Before going any further, I would like to emphasize that doing a water crossing should only be done if extremely necessary. First and foremost, this is due to environmental impact reasons. Any responsible 4WD enthusiast understands that a motorized vehicle will have an effect on the natural environment. Second, strong water currents can easily carry or turn over a vehicle and create a life-threatening situation during an otherwise benign drive.
But if you absolutely must cross a body of water, here's our advice:
1) Make sure before crossing that you understand the limitations of your driving skill and your vehicle. If you’re not sure of what you or your vehicle can do, then you have no business attempting a water crossing. Better to play it safe.
2) Before crossing, get out of your vehicle and walk your planned path. If you can’t walk through the water current at a normal walking pace, avoid the attempt unless truly necessary.
3) Do not attempt a water crossing if the bottom of the water is soft silt. If you can’t stand on the driving surface without sinking even by just a bit, then it’s too soft and you're most likely going to get stranded. Always cross on hard, rocky, or firmly planted surfaces.
4) The more calm the water's surface is, that means the deeper it is so it's not a good idea to proceed. And if you see whitewater, that's a sign of large rocks beneath the surface.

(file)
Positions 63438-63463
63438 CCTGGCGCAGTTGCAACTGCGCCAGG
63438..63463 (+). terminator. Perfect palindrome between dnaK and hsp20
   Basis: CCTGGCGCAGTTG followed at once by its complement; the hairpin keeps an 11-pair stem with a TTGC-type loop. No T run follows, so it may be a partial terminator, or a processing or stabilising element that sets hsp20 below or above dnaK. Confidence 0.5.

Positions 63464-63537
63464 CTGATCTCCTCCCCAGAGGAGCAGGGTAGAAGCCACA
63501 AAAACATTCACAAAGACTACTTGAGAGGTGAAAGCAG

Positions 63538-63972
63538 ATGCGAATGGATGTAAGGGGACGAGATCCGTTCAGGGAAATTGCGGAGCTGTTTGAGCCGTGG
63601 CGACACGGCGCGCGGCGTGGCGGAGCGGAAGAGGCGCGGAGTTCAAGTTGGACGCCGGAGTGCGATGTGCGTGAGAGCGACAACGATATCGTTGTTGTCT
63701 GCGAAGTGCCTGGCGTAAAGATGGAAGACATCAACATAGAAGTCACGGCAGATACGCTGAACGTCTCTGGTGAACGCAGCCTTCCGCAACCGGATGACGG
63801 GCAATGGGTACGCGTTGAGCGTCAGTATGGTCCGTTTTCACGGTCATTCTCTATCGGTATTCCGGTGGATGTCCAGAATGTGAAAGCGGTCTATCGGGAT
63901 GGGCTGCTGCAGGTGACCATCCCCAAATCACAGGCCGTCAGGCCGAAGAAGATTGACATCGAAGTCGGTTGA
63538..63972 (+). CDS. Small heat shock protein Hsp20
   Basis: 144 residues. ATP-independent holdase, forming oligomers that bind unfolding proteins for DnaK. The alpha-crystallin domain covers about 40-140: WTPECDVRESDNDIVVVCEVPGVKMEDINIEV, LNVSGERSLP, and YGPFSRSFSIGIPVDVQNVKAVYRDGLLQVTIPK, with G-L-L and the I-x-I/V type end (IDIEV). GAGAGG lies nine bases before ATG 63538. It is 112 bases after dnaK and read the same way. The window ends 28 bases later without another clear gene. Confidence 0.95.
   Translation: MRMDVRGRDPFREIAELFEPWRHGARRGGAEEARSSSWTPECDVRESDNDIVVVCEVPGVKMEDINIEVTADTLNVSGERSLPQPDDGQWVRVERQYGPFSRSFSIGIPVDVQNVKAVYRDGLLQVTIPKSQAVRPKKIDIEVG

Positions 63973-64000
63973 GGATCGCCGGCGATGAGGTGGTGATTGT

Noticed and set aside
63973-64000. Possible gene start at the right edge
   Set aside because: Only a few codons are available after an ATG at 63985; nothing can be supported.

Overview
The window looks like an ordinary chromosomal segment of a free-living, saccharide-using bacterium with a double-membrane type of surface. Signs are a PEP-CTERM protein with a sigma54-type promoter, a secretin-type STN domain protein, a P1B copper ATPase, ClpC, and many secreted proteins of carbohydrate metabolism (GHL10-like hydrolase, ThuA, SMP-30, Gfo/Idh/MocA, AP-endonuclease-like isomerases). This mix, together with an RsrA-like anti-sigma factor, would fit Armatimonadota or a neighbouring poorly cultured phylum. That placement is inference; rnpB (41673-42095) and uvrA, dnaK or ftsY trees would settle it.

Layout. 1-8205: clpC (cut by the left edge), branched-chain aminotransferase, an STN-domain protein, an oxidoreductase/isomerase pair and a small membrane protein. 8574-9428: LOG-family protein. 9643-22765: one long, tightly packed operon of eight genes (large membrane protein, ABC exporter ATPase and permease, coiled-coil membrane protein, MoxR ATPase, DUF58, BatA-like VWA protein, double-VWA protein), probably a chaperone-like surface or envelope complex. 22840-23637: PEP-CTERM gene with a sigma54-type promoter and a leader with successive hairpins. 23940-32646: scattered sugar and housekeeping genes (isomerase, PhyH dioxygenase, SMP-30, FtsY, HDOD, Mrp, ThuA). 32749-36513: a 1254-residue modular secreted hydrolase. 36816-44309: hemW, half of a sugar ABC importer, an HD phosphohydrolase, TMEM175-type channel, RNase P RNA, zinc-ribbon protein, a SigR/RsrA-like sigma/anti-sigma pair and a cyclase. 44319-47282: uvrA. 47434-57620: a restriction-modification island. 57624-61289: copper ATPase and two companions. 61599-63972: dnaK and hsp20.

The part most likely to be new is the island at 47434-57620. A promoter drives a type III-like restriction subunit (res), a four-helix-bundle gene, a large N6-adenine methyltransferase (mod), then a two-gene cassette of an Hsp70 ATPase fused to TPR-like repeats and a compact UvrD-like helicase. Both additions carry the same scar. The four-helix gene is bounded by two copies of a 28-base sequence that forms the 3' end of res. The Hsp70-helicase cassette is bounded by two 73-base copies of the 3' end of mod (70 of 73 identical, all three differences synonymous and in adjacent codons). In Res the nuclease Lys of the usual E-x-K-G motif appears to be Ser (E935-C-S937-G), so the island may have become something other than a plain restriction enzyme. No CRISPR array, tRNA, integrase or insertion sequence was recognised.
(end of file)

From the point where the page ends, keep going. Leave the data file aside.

5) Because water crossing is a very unnatural driving condition, refrain from splashing around unnecessarily by the river bank. It endangers water-based life and softens an otherwise drivable surface for others to use safely. It’s also irresponsible and juvenile behavior.
6) Never attempt a water crossing alone. Always have a buddy vehicle with you for recovery just in case.
7) Never change gears when crossing. The water's weight greatly impedes forward progress and it's a sure way of getting stranded.
8) Never cross water while exposing your vehicle's full cross section against the current. Cross at an angle where the water current offers the least resistance to your cross section.
9) When exiting an inclined riverbank, never over spin your tires. You will lose traction.
10) Always err on the safe side and be conscious of the environment, because a vehicle's lubricants and water don’t mix.